Nauman Hussain, the son of the owner of Prestige Limousine, pleaded not guilty Wednesday night to a charge of criminally negligent homicide in connection with the Schoharie crash that killed 20 people.
The judge set bail at $50,000 cash and $150,000 bond.
Hussain posted bail and was released after the arraignment.
He had to surrender his passport, as well.
During court, the Schoharie County district attorney said Hussain had his car packed and ready to leave when he was arrested.
His defense attorney, Lee Kindlon, says he was going to stay somewhere else because of the death threats he’s been receiving.
Kindlon said earlier Tuesday his clients won't cooperate with the investigation.
"Unfortunately, what's happened today with State Police jumping the gun to file charges, frankly, now my criminal defense side has to jump into action," Kindlon says, "and unfortunately, from this point, my clients, it's their right to remain silent."
A limo owned by Prestige crashed Saturday in Schoharie, in what the NTSB called the worst passenger accident in the country in nearly a decade. The state Department of Transportation says the limo, a 2001 Ford Excursion, was not road ready, and that the state placed the vehicle out of service after it failed inspection last month.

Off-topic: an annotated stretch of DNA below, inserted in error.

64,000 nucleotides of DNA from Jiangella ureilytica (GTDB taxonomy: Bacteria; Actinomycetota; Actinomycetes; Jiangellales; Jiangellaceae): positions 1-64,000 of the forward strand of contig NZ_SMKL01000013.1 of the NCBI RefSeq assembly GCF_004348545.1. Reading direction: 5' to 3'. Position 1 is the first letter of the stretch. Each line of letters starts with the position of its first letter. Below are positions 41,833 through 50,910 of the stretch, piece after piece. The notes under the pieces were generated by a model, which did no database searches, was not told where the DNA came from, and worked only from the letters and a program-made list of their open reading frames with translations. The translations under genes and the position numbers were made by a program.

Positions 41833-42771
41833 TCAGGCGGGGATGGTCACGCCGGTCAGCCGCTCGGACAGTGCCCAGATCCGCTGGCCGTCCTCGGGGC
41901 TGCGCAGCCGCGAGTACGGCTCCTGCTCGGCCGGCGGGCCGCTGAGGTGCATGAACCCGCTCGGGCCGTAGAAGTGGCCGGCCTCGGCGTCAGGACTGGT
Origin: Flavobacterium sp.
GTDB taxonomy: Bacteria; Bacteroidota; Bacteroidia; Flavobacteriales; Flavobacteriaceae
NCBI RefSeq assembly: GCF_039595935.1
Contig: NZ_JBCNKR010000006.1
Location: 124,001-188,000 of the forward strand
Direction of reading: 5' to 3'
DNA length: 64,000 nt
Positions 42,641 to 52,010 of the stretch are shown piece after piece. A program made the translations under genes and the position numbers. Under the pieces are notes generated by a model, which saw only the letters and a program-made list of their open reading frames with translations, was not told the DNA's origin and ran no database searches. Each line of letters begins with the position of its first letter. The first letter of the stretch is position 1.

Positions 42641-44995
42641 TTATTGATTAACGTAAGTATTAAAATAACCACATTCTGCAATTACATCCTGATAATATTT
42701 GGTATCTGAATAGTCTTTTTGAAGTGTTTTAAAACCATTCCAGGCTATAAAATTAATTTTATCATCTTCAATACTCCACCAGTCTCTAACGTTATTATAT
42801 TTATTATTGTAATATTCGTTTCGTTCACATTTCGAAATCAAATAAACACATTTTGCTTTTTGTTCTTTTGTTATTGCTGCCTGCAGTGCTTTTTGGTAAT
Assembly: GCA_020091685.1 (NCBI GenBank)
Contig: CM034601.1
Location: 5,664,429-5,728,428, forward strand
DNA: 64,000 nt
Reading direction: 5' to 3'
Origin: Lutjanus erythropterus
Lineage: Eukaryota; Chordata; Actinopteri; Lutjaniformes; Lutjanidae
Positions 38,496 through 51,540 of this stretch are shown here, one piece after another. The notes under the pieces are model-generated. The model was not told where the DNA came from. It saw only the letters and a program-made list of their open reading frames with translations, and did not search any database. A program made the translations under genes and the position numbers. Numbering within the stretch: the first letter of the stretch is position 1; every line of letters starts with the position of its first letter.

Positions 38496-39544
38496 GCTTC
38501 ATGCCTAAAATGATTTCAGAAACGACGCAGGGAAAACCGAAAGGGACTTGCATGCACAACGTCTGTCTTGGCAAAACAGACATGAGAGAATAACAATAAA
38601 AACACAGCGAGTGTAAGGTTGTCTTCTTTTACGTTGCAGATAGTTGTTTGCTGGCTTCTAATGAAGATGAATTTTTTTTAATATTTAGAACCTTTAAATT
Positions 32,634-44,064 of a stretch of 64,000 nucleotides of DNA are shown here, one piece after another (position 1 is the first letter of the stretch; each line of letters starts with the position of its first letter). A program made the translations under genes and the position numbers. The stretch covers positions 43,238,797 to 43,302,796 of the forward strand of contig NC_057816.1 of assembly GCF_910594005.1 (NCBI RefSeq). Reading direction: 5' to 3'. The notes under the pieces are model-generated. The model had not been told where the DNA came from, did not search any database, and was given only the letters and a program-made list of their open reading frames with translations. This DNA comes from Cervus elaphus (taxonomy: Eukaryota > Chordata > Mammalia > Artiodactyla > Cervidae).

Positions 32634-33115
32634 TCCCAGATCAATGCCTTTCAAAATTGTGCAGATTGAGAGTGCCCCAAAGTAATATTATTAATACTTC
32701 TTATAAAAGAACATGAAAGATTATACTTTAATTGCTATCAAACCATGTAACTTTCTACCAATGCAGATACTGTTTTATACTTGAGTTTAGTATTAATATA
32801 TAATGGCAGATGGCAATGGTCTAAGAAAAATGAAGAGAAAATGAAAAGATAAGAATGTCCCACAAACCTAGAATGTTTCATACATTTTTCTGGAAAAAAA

Kindlon is pointing the blame at state officials and the DOT, saying the intersection where the crash occurred is dangerous.
"They need to find out what the state of New York knew and when they knew it, why New York chose to not fix this road when they had the opportunity," he said.
However, the DOT has responded to Kindlon's claim. They released a response to Spectrum News, highlighting the focus on that area over the past decade:
"The location was fully reconstructed a decade ago and only four reported accidents took place in that area since the reconstruction. A truck restriction was put in place back in 2013. Since 2015, trucks have been fully prohibited on that road."
A federal investigator revealed to Spectrum News the inspection documents show there was a problem with the limousine's brakes, emergency exits and plate registration. Officials are still investigating if any mechanical issues played a role in Saturday's crash.
Hussain is scheduled to appear back in court October 23 at 5 p.m.